While mortgages of some sort have existed throughout history, the current mortgage industry looks very different from the past. The ancient Hindu script, Code of Manu, condemns deceptive and fraudulent mortgage practices. The ancient civilizations of Greece and Rome created a market system for mortgages based on the ancient Talmudic scriptures of Judaism. This Jewish influence continued to impact the mortgage industries of many different societies, such as the British Empire in the English Common Law.
The Beginning of the American Mortgage Market
The first official commercial bank of the United States was established in 1781. This was the start of the American mortgage industry. Between 1820 and 1860, there was a huge increase in the number of banks in the U.S., resulting in more lenders lending to more people. During this time, between 55 and 700 million dollars were handed out in the form of loans. In order to fund the American Civil War in 1861, a national currency was created, thus replacing state and bank bonds. The National Bank Act of 1864 attempted to create bank charters, as well as ensure better security for the federal treasury. In 1893, while larger banks were struggling with regulations, smaller banks were offering mortgages, issuing bonds as acknowledgements of debt. These mortgages accounted for less than half of the property’s value, and only lasted for about six years. Towards the end of the 19th century, the United States mortgage industry was regulated differently in the western regions of the country than it was in the eastern regions, creating disorganization in the industry.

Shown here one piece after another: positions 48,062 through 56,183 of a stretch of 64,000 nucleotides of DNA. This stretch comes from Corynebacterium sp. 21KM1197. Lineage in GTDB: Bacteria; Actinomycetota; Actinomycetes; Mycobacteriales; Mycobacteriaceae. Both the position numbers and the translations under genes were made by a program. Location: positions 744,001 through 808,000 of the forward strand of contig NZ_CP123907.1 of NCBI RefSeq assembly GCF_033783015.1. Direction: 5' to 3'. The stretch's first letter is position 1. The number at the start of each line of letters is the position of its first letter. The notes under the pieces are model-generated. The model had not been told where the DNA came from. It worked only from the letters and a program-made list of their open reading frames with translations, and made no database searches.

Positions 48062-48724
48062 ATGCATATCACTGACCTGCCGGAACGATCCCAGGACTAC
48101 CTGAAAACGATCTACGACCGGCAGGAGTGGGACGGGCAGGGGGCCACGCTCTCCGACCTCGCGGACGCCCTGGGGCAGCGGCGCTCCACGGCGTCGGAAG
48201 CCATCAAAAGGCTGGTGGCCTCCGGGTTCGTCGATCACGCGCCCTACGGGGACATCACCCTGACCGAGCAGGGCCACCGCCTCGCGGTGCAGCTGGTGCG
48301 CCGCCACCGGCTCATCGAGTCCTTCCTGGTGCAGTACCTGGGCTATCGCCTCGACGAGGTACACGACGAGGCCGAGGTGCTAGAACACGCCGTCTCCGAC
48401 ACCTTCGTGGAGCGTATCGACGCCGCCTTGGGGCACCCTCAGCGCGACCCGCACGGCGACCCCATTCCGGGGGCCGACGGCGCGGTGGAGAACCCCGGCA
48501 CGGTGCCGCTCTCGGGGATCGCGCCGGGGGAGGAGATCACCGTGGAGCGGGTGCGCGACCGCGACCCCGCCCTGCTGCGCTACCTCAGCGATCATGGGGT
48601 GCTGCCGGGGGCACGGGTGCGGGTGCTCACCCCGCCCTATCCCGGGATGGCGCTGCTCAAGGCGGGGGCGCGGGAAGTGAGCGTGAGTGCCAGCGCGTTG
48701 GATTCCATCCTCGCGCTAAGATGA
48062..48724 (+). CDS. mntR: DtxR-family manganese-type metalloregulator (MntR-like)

Mortgages and the 20th Century
Before the Great Depression, homeowners experienced variable interest rates, short maturities, and high down payments, as well as the ability to renegotiate their mortgages every year. However, after both plummeting property values and a collapsing mortgage market escalated during the Great Depression, the federal government intervened. This intervention created the Federal Housing Administration (FHA), the Federal National Mortgage Association (Fannie Mae), and the Home Owner’s Loan Corporation. Furthermore, after the Second World War, the VA mortgage loan program was introduced. In 1970, the Federal Home Loan Mortgage Corporation promoted home ownership and re-introduced adjustable rate mortgages. Freddie Mac was also created at this time, in order to provide stability to the American mortgage market. Furthermore, mortgages were extended to both 15 and 30 year loan options.
During the 2008 financial crisis, Fannie Mae and Freddie Mac were struggling to remain afloat, as many big banks around them began to crumble. The US government eventually placed Fannie Mae and Freddie Mac under government control (known as conservatorship) and thus became responsible for the mortgages these organizations had owned or guaranteed. Furthermore, banks dramatically lowered interest rates to encourage spending, making homes more affordable than ever before, in addition to providing some of the lowest mortgage rates of all time. Read more about the response to the 2008 financial crisis.